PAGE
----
Libertarian John Featherman 45,775 1.0% -0.7%
Constitution Lester Searer 28,382 0.6% +0.6%
Reform Robert Domske 24,089 0.5% +0.5%
Majority 327,054 6.9% +4.4%
Total votes 4,735,116 100

Rhode Island[edit]

Rhode Island election
Rhode Island
← 1994
2006 →
  Lincoln Chafee official portrait.jpg Bob Weygand.jpg
Nominee Lincoln Chafee Robert Weygand
Party Republican Democratic
Popular vote 222,588 161,023
Percentage 56.88% 41.15%

Rhode Island Election Results by County, all Republican.svg
County results

U.S. Senator before election

Lincoln Chafee
Republican

Elected U.S. Senator

Lincoln Chafee
Republican

Incumbent Republican Lincoln Chafee was elected his first full term after being appointed in 1999 to fill the seat of his father John Chafee who died on October 24, 1999. As of 2016, this is the last Senate election in Rhode Island won by a Republican.

Democratic primary results[107]
Party Candidate Votes %
Democratic Robert Weygand 51,769 57.49
Democratic Richard A. Licht 38,281 42.51
Total votes 90,050 100.00
Republican Party primary results[108]
Party Candidate Votes %
Republican Lincoln Chafee (Incumbent) 2,221 100.00
Total votes 2,221 100.00
General election results< name=Clerk>
Party Candidate Votes % ±
Republican Lincoln Chafee (Incumbent) 222,588 56.88% -7.65%
Democratic Robert Weygand 161,023 41.15% +5.67%
Reform Christopher Young 4,107 1.05%
Independent Kenneth Proulx 3,635 0.93%
Majority 61,565 15.73% -13.32%
Turnout 391,353
Republican hold Swing

Tennessee[edit]

Tennessee election
Tennessee
← 1994
2006 →
  Bill Frist official photo.jpg No image.svg
Nominee Bill Frist Jeff Clark
Party Republican Democratic
Popular vote 1,255,444 621,152
Percentage 65.1% 32.2%

U.S. Senator before election

Bill Frist
Republican

Elected U.S. Senator

Bill Frist
Republican

Incumbent Republican Bill Frist won re-election to a second term.

The Democratic primary was held August 3, 2000. In a field of five candidates, Jeff Clark, a professor at Middle Tennessee State University, edged out John Jay Hooker to win the nomination.[109][110]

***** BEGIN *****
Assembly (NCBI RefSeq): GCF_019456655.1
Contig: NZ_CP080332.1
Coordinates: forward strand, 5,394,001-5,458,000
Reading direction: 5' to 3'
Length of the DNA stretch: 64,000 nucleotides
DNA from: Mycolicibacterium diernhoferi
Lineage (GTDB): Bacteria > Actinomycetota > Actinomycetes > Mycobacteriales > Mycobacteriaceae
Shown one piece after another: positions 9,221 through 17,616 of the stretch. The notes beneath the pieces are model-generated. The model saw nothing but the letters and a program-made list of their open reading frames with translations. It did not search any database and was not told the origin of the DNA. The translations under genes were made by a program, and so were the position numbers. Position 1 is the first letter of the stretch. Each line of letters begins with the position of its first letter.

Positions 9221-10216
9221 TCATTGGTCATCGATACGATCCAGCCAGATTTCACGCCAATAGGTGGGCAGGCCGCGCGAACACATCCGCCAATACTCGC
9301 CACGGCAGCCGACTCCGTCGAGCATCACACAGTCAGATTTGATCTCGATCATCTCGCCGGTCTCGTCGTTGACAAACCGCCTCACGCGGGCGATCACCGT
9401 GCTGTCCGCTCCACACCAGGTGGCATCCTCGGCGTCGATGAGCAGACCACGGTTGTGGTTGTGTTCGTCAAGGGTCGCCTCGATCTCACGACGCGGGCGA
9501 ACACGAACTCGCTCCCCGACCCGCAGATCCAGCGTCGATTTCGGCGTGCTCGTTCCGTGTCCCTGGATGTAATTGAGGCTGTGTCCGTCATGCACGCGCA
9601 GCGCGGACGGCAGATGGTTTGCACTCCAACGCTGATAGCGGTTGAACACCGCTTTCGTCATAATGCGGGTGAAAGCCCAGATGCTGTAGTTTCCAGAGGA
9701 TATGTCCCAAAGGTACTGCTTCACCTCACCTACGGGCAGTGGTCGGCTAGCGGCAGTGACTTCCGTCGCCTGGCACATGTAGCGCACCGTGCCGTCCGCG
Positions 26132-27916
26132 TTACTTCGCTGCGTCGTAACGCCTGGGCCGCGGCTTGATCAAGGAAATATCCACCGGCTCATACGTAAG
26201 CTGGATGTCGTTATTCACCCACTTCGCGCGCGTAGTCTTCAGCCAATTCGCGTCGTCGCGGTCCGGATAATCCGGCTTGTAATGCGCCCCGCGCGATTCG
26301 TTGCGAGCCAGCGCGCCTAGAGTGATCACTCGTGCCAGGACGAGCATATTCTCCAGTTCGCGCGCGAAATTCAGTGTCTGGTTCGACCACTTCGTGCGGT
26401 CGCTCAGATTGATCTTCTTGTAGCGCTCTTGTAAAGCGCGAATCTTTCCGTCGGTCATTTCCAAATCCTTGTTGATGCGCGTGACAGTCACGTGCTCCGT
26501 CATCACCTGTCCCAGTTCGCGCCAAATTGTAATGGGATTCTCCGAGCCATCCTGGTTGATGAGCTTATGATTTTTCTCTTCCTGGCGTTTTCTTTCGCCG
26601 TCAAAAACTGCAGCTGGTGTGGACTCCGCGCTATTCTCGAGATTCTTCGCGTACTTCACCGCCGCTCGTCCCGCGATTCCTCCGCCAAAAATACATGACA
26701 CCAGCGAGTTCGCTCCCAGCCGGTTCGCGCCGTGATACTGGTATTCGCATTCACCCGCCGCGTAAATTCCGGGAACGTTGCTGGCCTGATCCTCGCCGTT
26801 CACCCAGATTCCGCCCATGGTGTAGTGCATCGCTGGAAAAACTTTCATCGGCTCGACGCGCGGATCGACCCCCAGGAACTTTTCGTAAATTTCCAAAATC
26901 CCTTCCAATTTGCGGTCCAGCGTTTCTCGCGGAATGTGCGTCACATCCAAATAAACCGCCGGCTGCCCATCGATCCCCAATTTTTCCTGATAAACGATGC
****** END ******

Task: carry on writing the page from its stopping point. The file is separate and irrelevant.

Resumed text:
Tennessee Democratic primary for United States Senate, 2000[110]
Candidate Votes % ±
Jeff Clark 64,851 34%%
John Jay Hooker 64,041 34%%
Mary Taylor-Shelby 28,604 15%%
Shannon Wood 25,372 13%%
James Looney 6,354 3%%
Write-ins 218 0%%
Tennessee United States Senate election, 2000< name=Clerk>
Party Candidate Votes % ±
Republican Bill Frist (Incumbent) 1,255,444 65.1%
Democratic Jeff Clark 621,152 32.2%
Green Tom Burrell 25,815 1.3%
Independent Charles F. Johnson 10,004 0.5%
Independent Robert Watson 8,416 0.4%
Independent David Jarrod Ownby 4,388 0.2%
Independent Joel Kinstle 3,135 0.2%
Write-in 259 0.0%
Majority
Turnout
Republican hold Swing

Texas[edit]

Texas election
Texas
← 1994
2006 →
  Kay Bailey Hutchison, official photo 2.jpg No image.svg
Nominee Kay Bailey Hutchison Gene Kelly
Party Republican Democratic
Popular vote 4,078,954 2,025,024
Percentage 65.0% 32.4%

U.S. Senator before election

Kay Bailey Hutchison
Republican

Elected U.S. Senator

Kay Bailey Hutchison
Republican

Incumbent Republican Kay Bailey Hutchison won re-election to a second term, beating Demcorat Gene Kelly, a retired attorney.[111]

Texas United States Senate election, 2000< name=Clerk>
Party Candidate Votes % ±
Republican Kay Bailey Hutchison (Incumbent) 4,078,954 65.0%
Democratic Gene Kelly 2,025,024 32.4%
Green Douglas S. Sandage 91,329 1.5%
Libertarian Mary J. Ruwart 72,657 1.2%
Majority
Turnout
Republican hold Swing

Utah[edit]

Utah election
Utah
← 1994
2006 →
  Orrin Hatch official photo.jpg Scott and linda howell.jpg
Nominee Orrin Hatch Scott Howell
Party Republican Democratic
Popular vote 504,803 242,569
Percentage 65.6% 31.5%

Utah allred.png
County results

U.S. Senator before election

Orrin Hatch
Republican

Elected U.S. Senator

Orrin Hatch
Republican

Incumbent Republican Orrin Hatch won re-election to a fifth term, beating Democratic State Senator Scott N. Howell.

General election results< name=Clerk>
Party Candidate Votes % ±
Republican Orrin Hatch (Incumbent) 504,803 65.58% -3.22%